Hilarry White reveals dreams, rewards of nonprofit work
(Editor’s note: Former DJJ youths can apply for an honorable discharge, a designation to help with employment, housing and record expungement.)
Hilarry White believes passionately in the power of giving back. Reflecting about his work at the non-profit outreach program, Women of Substance and Men of Honor (WOSMOH) in Newbury Park, he concludes, “That’s the most fulfilling thing: giving back, doing something that matters at the end of the day. I don’t want to get into anything that doesn’t matter.”
White’s work certainly matters. He sits on the advisory board of WOSMOH, creates marketing materials, and secures donations. He also travels to group homes to motivate at-promise youth to pursue their dreams and delivers care packages to people recently released from incarceration. “Some people act like they don’t care, but some people act like they really care,” he notes.
He said the most fulfilling part of his role at WOSMOH is that “you can actually see the fruits of your labor.”
Attaining an Honorable Discharge is a noteworthy accomplishment along White’s journey forward. He describes it as a “fresh start” that will allow him better access to housing and employment, and will help with the expungement process. He said even though it was “nerve wracking” to “think about whether I’ve done any work since I’ve been out,” his resolve is compelling.
Giving back and moving forward
However, White’s path into a future as an upstanding community member wasn’t always straightforward. He said he was “misled” as a youth, and “acted out poorly,” damaging communities and the facilities in which he was housed.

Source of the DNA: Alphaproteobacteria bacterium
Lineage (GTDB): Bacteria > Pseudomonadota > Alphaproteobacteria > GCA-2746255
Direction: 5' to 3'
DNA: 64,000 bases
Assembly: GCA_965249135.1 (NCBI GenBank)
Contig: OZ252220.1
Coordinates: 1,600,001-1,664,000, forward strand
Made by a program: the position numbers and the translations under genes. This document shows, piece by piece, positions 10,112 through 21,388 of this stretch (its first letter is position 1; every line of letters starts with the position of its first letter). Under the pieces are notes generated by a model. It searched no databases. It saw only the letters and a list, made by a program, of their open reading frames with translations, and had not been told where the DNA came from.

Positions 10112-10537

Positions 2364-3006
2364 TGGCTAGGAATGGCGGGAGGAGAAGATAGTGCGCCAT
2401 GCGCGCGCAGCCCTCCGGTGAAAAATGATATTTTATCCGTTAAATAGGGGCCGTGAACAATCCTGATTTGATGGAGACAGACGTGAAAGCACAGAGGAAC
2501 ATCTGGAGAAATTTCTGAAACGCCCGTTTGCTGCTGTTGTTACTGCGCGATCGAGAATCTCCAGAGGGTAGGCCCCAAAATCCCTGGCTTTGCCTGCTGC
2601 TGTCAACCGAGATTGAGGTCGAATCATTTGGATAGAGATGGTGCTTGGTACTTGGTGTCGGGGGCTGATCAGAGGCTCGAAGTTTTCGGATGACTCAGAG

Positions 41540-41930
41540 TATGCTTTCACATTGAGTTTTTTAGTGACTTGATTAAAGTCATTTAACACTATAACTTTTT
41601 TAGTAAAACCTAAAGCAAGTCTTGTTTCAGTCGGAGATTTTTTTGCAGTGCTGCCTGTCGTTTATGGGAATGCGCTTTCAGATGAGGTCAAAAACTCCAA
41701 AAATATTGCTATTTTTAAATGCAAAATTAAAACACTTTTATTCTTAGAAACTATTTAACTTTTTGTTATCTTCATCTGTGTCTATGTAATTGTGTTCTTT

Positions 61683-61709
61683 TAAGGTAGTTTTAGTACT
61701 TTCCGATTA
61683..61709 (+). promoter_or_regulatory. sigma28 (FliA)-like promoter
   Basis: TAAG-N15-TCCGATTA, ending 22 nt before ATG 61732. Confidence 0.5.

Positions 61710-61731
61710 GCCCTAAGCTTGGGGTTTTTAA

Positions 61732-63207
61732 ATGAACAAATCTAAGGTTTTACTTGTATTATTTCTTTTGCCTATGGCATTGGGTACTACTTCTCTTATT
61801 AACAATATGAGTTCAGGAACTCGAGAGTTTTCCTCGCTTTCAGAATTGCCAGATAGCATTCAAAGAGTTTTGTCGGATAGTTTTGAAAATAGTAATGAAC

Reentry also presented him with a significant challenge, even with the support of WOSMOH and others. Reflecting on his path, he said, “I just want to give back.”
White is a passionate narrator skilled at motivational speaking. He honed these skills by mentoring and encouraging youth while at the Ventura Youth Correctional Facility. Today, he’s interested in delivering motivational Skype speeches to current DJJ youth. When asked how he reached success, he explains, “In orders to really change, you have to want it. Some people want it more than others.”
The resilient young man has built himself around accountability, generosity, and ambition. He’s already received two scholarships at Moorpark College, where he studies. White dreams of starting his own security company, where he plans to give back by employing other formerly incarcerated people. He’s confident that “it’s definitely in the future.”
White is humble about his success, admitting, “I don’t think I’ve done anything until I’ve made a lot of money. I’ve done a lot of heartfelt work — maybe that’s what really matters.”
What is Honorable Discharge?
Former DJJ youth can apply for an Honorable Discharge if it has been at least 18 months since they were discharged, they have completed their probation or parole term, they have shown an ability to desist from criminal behavior, and they have started a successful transition to adulthood. After sending an application and short personal statement to the Board of Juvenile Hearings, they appear in front of the Board to speak about their growth since leaving DJJ.
By Jenean Docter, Executive Fellow
Division of Juvenile Justice